Tuesday, 1 May 2012

Stuff I Learned

From my research i have realised that a bigger issue for designers is professional ethics as this is something they have complete control over. They can't stop a large corporation from polluting or profiting from a third world country.

They can't single-handedly stop the lack of real, dedicated recycling in developed countries. They remain against the things that offend their personal ethics - their morals - but what really affects them day to day is clients and associates who display a lack of respect toward design, be it the designer themself or the processes and methods involved.

The attitude of 'anyone is a designer' is a damaging one and by und.ermining the importance of such an influential and important aspect of a companies public persona, the client risks offending a vast community of talented and creative individuals. There are many online sites dedicated to "Black Lists" or "Endless Invoices" that document and shame awful clients, some high profile.

At the end of the day, design, like anything, can be simplified and down played. But it is more than the sum of its parts. It is intrinsically tied to the designers imagination, lived experiences, emotions, ideas. The ethics of a designer are important, and help them channel their creative process into a tangible, final product, and if this isn't respected, the the end result will be disappointing.

Adam Robson Key Texts

I read through this and is gave me some insight into ethics in graphic design.


Lynsey kindly lent me this good about copy writing in the music industry, so I read through in but did not find and links into the design world so this was not very useful.


I also got given photocopies of documents about copy writing but this was also a dead end.
Okay so seeing as how it's hand in date tomorrow i'll put up my reading list / bibliography:
(Also, if you have time skim some of these journals, they are well worth a read)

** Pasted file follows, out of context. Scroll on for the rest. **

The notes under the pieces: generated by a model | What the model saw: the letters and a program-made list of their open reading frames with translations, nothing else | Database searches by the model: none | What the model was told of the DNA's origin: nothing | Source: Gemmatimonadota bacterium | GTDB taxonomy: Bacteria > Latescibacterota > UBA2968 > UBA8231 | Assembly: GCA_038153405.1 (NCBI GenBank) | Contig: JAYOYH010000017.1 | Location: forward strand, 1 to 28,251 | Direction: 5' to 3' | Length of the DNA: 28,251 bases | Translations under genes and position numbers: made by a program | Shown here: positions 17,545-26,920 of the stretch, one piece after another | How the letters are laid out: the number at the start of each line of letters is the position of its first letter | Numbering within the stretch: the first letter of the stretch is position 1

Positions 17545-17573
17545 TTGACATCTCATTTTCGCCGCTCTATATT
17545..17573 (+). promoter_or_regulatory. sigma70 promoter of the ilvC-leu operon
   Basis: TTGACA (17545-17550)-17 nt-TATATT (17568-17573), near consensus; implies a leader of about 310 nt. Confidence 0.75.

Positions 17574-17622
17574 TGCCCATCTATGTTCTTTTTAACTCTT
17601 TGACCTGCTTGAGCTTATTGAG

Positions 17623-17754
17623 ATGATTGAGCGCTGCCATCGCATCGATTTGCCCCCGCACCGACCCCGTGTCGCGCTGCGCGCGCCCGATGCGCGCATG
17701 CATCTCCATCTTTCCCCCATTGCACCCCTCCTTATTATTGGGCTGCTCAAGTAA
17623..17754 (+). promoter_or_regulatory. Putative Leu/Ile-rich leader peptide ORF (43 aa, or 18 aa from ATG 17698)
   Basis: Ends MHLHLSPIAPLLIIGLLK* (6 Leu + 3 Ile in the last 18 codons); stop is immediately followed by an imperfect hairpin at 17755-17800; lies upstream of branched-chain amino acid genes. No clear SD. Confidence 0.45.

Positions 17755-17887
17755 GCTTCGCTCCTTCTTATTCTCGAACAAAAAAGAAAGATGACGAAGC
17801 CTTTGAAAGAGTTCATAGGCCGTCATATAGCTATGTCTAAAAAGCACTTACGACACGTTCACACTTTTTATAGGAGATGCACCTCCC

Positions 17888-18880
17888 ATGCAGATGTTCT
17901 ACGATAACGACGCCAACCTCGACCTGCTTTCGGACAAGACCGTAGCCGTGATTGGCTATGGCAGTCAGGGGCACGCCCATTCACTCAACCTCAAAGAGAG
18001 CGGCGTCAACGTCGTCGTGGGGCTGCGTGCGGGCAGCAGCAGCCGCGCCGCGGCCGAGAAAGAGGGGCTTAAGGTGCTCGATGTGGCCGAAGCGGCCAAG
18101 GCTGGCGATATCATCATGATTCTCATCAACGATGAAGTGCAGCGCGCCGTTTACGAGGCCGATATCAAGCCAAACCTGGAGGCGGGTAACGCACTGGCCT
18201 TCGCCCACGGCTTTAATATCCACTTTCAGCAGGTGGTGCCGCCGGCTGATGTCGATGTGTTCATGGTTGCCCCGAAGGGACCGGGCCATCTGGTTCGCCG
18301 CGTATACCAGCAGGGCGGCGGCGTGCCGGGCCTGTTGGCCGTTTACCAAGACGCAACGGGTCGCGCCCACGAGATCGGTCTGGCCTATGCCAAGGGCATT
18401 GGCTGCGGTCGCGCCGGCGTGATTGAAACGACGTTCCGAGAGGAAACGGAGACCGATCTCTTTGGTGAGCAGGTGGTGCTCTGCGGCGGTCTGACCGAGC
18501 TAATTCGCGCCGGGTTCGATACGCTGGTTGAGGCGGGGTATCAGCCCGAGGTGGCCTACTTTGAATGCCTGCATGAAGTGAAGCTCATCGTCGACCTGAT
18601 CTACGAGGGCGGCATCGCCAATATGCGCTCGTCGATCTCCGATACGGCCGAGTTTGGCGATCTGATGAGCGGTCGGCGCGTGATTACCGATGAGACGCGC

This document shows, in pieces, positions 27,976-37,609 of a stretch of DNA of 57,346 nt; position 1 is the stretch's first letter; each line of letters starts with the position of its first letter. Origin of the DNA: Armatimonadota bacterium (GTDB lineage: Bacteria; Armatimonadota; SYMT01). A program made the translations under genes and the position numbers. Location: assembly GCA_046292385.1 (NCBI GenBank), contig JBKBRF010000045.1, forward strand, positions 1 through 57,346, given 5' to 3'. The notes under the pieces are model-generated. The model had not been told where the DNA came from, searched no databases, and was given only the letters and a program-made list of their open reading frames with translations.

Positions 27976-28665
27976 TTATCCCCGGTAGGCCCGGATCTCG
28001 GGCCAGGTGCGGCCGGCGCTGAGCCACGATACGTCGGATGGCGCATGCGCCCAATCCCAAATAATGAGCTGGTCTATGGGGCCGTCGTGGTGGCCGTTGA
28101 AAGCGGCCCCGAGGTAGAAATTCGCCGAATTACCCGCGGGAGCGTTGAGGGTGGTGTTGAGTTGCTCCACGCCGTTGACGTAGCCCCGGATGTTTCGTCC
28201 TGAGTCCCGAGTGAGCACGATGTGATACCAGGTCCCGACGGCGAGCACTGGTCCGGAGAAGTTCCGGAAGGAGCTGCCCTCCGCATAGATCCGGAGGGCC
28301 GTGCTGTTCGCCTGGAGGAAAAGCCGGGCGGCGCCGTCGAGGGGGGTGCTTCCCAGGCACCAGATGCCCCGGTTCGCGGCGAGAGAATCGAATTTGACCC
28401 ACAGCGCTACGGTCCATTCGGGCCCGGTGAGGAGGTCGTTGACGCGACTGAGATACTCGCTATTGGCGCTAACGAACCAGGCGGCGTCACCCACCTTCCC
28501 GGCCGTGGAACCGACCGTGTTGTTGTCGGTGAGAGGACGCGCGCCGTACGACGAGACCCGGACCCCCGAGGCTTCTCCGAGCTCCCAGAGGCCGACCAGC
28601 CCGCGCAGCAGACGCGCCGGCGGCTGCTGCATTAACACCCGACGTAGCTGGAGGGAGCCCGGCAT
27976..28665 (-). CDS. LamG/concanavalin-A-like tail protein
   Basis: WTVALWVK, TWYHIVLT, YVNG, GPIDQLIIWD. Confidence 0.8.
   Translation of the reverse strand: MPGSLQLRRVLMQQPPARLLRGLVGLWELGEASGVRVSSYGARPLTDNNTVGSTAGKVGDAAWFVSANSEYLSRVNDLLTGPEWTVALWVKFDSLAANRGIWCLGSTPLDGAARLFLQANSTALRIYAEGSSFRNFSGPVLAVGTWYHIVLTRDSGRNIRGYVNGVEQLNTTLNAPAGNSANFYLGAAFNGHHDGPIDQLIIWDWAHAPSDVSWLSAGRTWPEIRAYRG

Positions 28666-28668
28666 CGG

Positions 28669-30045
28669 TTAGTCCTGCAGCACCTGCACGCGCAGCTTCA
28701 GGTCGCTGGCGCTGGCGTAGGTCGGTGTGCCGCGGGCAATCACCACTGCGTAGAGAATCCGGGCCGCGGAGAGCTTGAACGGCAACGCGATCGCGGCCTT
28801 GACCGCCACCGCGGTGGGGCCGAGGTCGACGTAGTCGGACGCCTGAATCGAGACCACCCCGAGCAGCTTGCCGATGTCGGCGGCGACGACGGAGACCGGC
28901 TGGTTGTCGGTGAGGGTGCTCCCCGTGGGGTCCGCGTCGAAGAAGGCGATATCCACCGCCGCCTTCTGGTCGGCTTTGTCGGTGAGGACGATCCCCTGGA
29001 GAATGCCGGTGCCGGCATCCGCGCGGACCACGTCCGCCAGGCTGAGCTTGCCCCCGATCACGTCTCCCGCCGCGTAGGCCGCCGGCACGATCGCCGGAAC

Graphic Subversion: The Spirit of Art and the Capitalist Ethic.
Basically, Pierson explores the idea of design existing in a regulated capitalist structure and how this
is both damaging for the designer and their designs.

Toward an Horizon in Design Ethics.
Not a light read but it hints that the designer gives the design it's moral sitting, and that ethics provides a designer with a much needed ability for opinion outside of aesthetics and practicality.

What Values in Design? The Challenge of Incorporating Moral Values into Design.
Again, you have to sift through the crap but the best points are in relation to how opinion is subjective and that there is no way to measure ethics 

* GOOD; An introduction to Ethics in GraphicDesign 
- recommend this to everyone to read!

- (personal insights)

http://www.creativefluff.com/designs/design-ethics/opinion-design-horse-sht-people-dumb-shts/ - (strongly worded rant defending the role of the designer)

*http://www.andrewkelsall.com/what-who-wouldnt-design-for/ -
(must read)


Ever wondered what more established designers think?


-Very interesting read, interestingly touching back on the subject of how if the client doesn't respect the role of a designer then it is unethical to work for them (not to mention a pain in the arse)

Also, there's a good quote from a religious designer:

"As a Christian designer, let’s say that there’s a whole lot of stuff I won’t design for—basically, I won’t promote anything against what is taught in God’s word, the Holy Bible. Apart from this, there’s certain doctrinal beliefs even from other Christians that I won’t design for. I’m more “picky” than most, I reckon."
"Yeah, this costs me clients and money, but no amount of money is worth betraying my beliefs or principles."

Monday, 30 April 2012

here's a list of purely environmental design firms i've found


I noticed there's a lot of Canadian firms and I think that's to do with how being environmentally friendly is portrayed there. I spent last summer in Toronto and the place was so clean you could eat of the off of the streets. every bin in their street have 3 separate compartments for recycling and they bin men don't take your rubbish away unless its sorted into the correct recycling criteria. there are several methods of public transport and there are even electronic bike stands where you can rent a bike for any amount of time from an hour to a month.

Do you think if other countries adopted strategies like these, people would be more environmentally aware and therefore prompt more design companies to become environmental?

OK the comment from Lynsey on my last post got me thinking.

Do you think clients should take into consideration how much paper they use getting us too design posters, flyer's,business cards etc.

Do you think they already do ?

how do you think that together with clients we can change this or counter balance it ? by planting trees like Lynsey said , switching to more screen based media ? or simply trying to always use some formed of recycled paper ?

An interesting read


even though it's for fashion design there's some transferable relations here :)